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The Nation’s Last Pre-Revolutionary Intersection

It’s home to four buildings, each dating back to the 18th century.

David Kidd
One hundred miles north of Manhattan, just off the New York State Thruway in Kingston, N.Y., sit four stone houses, one on each corner at the intersection of Crown and John streets. It is said that the Four Corners, as it’s known, is the only remaining pre-revolutionary intersection in the nation. The oldest of the four buildings was erected in the mid-1600s, two were constructed in 1754 and the last one was built 240 years ago in 1774. Three years later, though, they all went up in flames. In 1777, the New York state constitution was ratified just two blocks away, and Kingston became the first capital of New York. In retaliation, the British burned the city to the ground, but Kingston and its Four Corners were rebuilt the following spring. Since then, the structures have been home, at various times, to several doctors, a school, a gallows, the Underground Railroad, a butcher shop, restaurants and a Sears appliance store. Three of the buildings are privately owned. The fourth, the Matthewis Persen House, is a museum, and has been the property of Ulster County since 1914. Nowadays, any fighting that takes place is simply a reenactment of the burning of Kingston or the occasional skirmish between historic preservationists and those with commercial interests.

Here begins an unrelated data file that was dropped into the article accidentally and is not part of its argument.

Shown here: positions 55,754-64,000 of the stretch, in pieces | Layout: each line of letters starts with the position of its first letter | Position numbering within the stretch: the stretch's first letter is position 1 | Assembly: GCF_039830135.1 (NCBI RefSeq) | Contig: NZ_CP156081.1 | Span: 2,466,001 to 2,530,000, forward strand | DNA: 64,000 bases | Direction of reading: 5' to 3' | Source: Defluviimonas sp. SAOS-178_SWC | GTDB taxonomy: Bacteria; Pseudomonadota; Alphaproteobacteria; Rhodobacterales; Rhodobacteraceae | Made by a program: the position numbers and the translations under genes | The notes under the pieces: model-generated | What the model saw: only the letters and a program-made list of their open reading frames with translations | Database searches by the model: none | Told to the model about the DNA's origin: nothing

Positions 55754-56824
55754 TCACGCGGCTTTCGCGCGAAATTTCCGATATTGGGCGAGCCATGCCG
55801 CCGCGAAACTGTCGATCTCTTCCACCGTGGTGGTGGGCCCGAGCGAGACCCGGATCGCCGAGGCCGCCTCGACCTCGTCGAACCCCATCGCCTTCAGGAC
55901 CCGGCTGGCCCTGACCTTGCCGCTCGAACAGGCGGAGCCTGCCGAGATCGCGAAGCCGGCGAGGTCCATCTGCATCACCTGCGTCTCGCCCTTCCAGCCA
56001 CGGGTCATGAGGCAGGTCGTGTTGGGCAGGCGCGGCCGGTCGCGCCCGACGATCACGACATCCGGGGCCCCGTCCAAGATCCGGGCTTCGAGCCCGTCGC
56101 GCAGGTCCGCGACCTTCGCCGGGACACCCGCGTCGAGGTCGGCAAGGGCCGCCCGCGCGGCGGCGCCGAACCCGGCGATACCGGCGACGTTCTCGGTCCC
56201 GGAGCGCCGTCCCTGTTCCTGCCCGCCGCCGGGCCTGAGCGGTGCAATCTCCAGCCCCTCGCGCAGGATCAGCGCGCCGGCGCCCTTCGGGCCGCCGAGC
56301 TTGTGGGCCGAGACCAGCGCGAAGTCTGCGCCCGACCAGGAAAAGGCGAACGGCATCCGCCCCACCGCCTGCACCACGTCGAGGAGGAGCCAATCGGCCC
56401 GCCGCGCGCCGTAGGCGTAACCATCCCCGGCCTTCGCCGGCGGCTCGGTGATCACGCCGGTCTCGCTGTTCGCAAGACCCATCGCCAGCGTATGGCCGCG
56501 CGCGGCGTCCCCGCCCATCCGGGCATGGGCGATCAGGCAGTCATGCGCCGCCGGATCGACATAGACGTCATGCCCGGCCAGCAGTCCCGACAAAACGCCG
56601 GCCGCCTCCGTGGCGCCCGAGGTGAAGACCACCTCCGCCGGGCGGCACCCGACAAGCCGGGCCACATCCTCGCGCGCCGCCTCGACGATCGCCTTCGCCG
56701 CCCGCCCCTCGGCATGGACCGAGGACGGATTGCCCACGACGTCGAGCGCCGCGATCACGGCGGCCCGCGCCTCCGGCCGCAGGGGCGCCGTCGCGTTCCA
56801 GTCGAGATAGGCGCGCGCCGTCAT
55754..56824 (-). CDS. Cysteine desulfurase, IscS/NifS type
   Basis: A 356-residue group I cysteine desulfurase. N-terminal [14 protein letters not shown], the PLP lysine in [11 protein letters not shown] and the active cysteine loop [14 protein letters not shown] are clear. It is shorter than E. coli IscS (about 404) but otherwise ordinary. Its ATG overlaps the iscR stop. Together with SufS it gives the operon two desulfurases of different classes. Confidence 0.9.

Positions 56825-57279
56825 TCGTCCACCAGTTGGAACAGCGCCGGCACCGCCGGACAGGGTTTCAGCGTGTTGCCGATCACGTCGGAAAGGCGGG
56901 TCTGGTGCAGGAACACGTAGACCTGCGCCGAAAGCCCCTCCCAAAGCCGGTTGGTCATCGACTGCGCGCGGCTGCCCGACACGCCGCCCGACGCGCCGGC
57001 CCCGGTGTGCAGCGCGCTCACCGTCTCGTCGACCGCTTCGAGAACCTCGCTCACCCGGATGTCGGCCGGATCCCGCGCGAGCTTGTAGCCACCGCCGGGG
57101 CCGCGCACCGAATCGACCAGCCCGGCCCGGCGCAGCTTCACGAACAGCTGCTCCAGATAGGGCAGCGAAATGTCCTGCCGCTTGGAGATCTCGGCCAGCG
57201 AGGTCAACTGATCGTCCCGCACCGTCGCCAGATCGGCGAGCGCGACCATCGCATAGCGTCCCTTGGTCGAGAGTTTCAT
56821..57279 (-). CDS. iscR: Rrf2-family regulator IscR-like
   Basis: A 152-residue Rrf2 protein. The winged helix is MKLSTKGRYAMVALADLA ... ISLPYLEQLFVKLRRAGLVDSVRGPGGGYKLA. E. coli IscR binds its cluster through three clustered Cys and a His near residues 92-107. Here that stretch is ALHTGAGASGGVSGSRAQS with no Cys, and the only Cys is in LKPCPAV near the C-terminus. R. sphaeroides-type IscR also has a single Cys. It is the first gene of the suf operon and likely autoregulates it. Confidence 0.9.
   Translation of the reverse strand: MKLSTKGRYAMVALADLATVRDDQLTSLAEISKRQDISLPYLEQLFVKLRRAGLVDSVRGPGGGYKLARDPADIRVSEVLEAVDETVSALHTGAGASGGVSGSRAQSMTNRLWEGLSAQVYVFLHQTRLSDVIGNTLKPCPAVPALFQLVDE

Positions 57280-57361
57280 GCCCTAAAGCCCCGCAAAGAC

David Kidd is a photojournalist and storyteller for Governing. He can be reached at
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